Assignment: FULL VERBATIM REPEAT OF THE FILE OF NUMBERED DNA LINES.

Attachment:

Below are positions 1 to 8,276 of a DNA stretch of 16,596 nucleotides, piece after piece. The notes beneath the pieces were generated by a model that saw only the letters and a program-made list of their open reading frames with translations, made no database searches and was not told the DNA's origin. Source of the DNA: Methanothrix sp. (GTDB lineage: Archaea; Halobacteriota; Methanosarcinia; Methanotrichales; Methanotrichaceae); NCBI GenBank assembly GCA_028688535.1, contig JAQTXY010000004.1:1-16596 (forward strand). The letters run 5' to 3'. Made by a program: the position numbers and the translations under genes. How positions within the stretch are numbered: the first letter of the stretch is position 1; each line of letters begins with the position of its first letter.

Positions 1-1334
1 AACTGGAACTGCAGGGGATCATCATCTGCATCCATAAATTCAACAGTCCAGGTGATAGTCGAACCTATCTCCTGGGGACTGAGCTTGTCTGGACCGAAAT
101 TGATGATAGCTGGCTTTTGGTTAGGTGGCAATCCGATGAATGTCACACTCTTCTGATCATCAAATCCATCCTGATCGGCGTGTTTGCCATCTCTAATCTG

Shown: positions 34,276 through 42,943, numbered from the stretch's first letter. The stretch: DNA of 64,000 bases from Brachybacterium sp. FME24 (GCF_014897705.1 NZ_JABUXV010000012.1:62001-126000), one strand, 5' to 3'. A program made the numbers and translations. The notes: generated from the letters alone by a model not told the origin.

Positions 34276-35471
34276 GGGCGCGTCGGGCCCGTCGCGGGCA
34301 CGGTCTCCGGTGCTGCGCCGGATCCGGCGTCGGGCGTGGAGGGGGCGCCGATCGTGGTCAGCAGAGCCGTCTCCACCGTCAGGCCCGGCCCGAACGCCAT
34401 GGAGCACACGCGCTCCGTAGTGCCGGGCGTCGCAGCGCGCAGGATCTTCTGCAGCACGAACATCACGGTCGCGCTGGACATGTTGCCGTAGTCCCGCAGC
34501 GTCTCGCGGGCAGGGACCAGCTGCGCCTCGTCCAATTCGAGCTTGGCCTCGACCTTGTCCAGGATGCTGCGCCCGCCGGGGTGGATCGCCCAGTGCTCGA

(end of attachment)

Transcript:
Below are positions 1 to 8,276 of a DNA stretch of 16,596 nucleotides, piece after piece. The notes beneath the pieces were generated by a model that saw only the letters and a program-made list of their open reading frames with translations, made no database searches and was not told the DNA's origin. Source of the DNA: Methanothrix sp. (GTDB lineage: Archaea; Halobacteriota; Methanosarcinia; Methanotrichales; Methanotrichaceae); NCBI GenBank assembly GCA_028688535.1, contig JAQTXY010000004.1:1-16596 (forward strand). The letters run 5' to 3'. Made by a program: the position numbers and the translations under genes. How positions within the stretch are numbered: the first letter of the stretch is position 1; each line of letters begins with the position of its first letter.

Positions 1-1334
1 AACTGGAACTGCAGGGGATCATCATCTGCATCCATAAATTCAACAGTCCAGGTGATAGTCGAACCTATCTCCTGGGGACTGAGCTTGTCTGGACCGAAAT
101 TGATGATAGCTGGCTTTTGGTTAGGTGGCAATCCGATGAATGTCACACTCTTCTGATCATCAAATCCATCCTGATCGGCGTGTTTGCCATCTCTAATCTG

Shown: positions 34,276 through 42,943, numbered from the stretch's first letter. The stretch: DNA of 64,000 bases from Brachybacterium sp. FME24 (GCF_014897705.1 NZ_JABUXV010000012.1:62001-126000), one strand, 5' to 3'. A program made the numbers and translations. The notes: generated from the letters alone by a model not told the origin.

Positions 34276-35471
34276 GGGCGCGTCGGGCCCGTCGCGGGCA
34301 CGGTCTCCGGTGCTGCGCCGGATCCGGCGTCGGGCGTGGAGGGGGCGCCGATCGTGGTCAGCAGAGCCGTCTCCACCGTCAGGCCCGGCCCGAACGCCAT
34401 GGAGCACACGCGCTCCGTAGTGCCGGGCGTCGCAGCGCGCAGGATCTTCTGCAGCACGAACATCACGGTCGCGCTGGACATGTTGCCGTAGTCCCGCAGC
34501 GTCTCGCGGGCAGGGACCAGCTGCGCCTCGTCCAATTCGAGCTTGGCCTCGACCTTGTCCAGGATGCTGCGCCCGCCGGGGTGGATCGCCCAGTGCTCGA